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The Extension office provides assistance and programs for the community without discrimination in five main areas: Agriculture, Horticulture, Family & Consumer Science, Natural Resources and 4-H Youth Programs.

Landscaping with Native Plants   arrow

Restoring native plant habitat is vital to preserving biodiversity. By creating a native plant garden, each patch of habitat becomes part of a collective effort to nurture and sustain the living landscape for birds and other animals.

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Colorado’s climate, soils and geography are as unique as are the plants, animals and insects that have evolved here over thousands of years. Each ecosystem within the plains, mountains and alpine environments have adapted to survive in a balance of weather conditions, elevation and competition or cooperation within each habitat. Is it any wonder that the plants that thrive with each particular situation might be the best solution for landscaping in our Colorado homes?

Colorado can have extreme temperature changes, blowing wind, drought, heavy spring snows, early and late frosts and brilliant sunshine. In addition to the weather, soils can be a major challenge for the home gardener. Sticking your spade into a concrete pad, or a sticky soup can be a bit discouraging… Why not use the plants that thrive everything Colorado? After all, indigenous plants have been thriving here along with insects and animals for a lot longer than humans have.


Landscaping with Colorado Native Plants Conference

2020 was the 4th annual conference and it just keeps getting better each year!

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The Landscaping with Colorado Native Plants Conference promotes the inclusion of native plants in our landscaping to benefit pollinators and songbirds, save water, and restore the beauty and health of nature in the places we live, work and play. 

While we recommend the use of straight species and local ecotypes wherever possible, we support the use of varieties and cultivars of native species as long as their breeding doesn’t interfere with their ability to function in nature and maintain key relationships with pollinators and other lives.

Native Plant Garden Guides


Native Plant Reference Lists


More Native Plant Resources

There are many adaptable “xeric” plants that work beautifully with natives. But this is definitly NOT the case over all! One reason to NOT use “foreign” plants are that they can escape your yard, especially when you live near an open space, and decimate a native plant species. Our environment, while sometimes extreme does not mean that the plants can survive an invasion of say… bindweed, a non native from Europe.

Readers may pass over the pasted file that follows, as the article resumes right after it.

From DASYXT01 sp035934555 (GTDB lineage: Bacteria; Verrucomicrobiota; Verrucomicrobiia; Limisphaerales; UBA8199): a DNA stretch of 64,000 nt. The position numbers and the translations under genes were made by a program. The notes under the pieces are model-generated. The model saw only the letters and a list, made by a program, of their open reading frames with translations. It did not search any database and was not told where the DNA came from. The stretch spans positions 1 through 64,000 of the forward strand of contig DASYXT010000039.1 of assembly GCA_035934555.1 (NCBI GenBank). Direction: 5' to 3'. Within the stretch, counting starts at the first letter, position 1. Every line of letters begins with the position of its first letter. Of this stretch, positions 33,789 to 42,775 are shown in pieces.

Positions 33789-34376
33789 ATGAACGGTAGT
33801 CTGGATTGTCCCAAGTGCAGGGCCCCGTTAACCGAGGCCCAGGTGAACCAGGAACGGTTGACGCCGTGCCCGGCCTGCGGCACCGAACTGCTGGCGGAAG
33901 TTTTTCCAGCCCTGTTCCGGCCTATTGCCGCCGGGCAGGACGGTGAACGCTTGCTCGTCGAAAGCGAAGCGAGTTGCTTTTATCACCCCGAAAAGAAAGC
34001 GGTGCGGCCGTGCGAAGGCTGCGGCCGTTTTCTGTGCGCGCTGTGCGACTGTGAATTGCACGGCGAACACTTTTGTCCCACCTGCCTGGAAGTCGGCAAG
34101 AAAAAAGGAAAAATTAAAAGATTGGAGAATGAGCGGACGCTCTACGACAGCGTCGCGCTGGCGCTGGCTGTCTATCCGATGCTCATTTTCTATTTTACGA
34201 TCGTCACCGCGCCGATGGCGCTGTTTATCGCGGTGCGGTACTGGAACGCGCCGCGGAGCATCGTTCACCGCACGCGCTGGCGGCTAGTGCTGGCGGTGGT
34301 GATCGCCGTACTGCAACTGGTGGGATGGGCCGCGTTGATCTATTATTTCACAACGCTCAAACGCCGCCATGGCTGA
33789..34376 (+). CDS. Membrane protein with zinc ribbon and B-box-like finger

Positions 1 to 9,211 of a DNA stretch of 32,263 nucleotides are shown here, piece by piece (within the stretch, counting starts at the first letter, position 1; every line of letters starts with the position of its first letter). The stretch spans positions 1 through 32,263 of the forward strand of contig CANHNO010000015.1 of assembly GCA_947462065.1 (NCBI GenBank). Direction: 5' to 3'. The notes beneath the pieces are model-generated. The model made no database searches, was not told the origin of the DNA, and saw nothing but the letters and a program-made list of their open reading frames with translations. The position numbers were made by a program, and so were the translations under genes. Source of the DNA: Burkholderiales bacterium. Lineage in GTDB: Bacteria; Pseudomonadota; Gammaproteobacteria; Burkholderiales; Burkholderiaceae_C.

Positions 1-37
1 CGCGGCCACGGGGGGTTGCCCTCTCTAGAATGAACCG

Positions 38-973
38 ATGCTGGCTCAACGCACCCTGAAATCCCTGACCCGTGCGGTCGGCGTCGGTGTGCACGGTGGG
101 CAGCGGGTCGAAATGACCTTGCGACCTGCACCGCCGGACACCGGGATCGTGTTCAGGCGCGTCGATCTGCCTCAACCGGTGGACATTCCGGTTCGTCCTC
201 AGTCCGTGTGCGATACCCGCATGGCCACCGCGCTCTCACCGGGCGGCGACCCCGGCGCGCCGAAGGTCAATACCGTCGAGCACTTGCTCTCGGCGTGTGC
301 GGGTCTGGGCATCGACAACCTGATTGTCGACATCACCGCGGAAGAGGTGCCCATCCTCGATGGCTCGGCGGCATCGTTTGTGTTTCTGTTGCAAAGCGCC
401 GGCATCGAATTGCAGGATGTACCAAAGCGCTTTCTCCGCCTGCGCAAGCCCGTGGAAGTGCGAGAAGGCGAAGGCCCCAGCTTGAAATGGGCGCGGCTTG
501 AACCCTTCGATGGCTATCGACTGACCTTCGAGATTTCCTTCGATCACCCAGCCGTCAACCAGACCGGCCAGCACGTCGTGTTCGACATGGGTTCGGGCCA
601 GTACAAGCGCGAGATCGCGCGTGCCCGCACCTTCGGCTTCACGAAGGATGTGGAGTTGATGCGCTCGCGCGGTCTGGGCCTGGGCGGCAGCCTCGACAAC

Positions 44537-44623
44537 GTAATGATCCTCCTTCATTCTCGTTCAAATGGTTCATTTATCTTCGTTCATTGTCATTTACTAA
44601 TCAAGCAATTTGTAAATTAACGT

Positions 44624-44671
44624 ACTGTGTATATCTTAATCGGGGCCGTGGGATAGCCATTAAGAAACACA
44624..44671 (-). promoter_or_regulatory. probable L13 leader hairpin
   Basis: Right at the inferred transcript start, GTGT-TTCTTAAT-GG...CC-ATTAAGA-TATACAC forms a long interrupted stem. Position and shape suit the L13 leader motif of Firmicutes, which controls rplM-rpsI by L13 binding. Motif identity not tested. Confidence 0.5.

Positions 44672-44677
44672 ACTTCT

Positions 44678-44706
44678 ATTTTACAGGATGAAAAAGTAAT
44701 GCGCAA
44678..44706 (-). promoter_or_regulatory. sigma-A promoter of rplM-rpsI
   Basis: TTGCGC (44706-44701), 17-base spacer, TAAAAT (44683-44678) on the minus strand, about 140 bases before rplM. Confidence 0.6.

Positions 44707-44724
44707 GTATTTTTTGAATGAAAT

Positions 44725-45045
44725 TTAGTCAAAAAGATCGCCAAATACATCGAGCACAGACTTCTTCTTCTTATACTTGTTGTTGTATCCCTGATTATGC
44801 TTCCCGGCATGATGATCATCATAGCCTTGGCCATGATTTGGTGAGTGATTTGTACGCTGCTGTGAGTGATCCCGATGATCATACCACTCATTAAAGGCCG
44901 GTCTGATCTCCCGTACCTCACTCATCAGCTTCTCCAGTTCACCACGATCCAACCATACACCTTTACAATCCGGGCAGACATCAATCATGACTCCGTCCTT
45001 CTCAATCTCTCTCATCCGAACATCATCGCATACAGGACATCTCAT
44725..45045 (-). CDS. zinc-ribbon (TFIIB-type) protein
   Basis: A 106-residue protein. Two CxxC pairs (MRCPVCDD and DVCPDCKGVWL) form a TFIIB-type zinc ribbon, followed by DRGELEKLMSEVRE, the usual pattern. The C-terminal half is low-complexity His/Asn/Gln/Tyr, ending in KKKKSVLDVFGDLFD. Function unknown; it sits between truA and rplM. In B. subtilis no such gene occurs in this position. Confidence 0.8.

Gardeners Make a Difference – Help Protect Native Pollinators!

Did you know….? A pollinator-friendly yard not only provides nectar and pollen for the pollinators, but also nesting sites and/or host plants on which pollinators can lay their eggs. When the eggs hatch, the leaves of the host plant are instant food.

CSU Insect Information – This is a listing of about 200 downloadable fact sheets related to insects and other “bugs” found in in Colorado. It contains fact sheets that are written for the Colorado Arthropods of Interest series and the Extension fact sheets that are related to insects.


Native Plants Demonstration Gardens to Visit in Colorado

  • High Plains Demonstration Garden – This is the High Plains Environmental Center (HPEC) in Loveland, Colorado, an urban environmental park that is open to the public from sunrise to sunset 365 days a year.
  • Native Plant Demonstration Garden at the Jefferson County Fairgrounds at 15200 West 6th Avenue Golden, CO 80401
  • Native Plant Demonstration Garden at the Boulder County Fairgrounds at 9595 Nelson Road Longmont, CO 80501
  • Betty Ford Alpine Gardens, 183 Gore Creek Dr, Vail, Colorado
  • Denver Botanical Garden Native Collection, 1007 York Street Denver, Colorado

Keeping ahead of COVID-19

This rapidly evolving coronavirus (COVID-19) has imposed an unsettling, fluid situation upon our community and its businesses. While the team here still aims to maintain a “business as usual” approach, we are making a number of significant changes to our operations to account for a situation that is far from normal.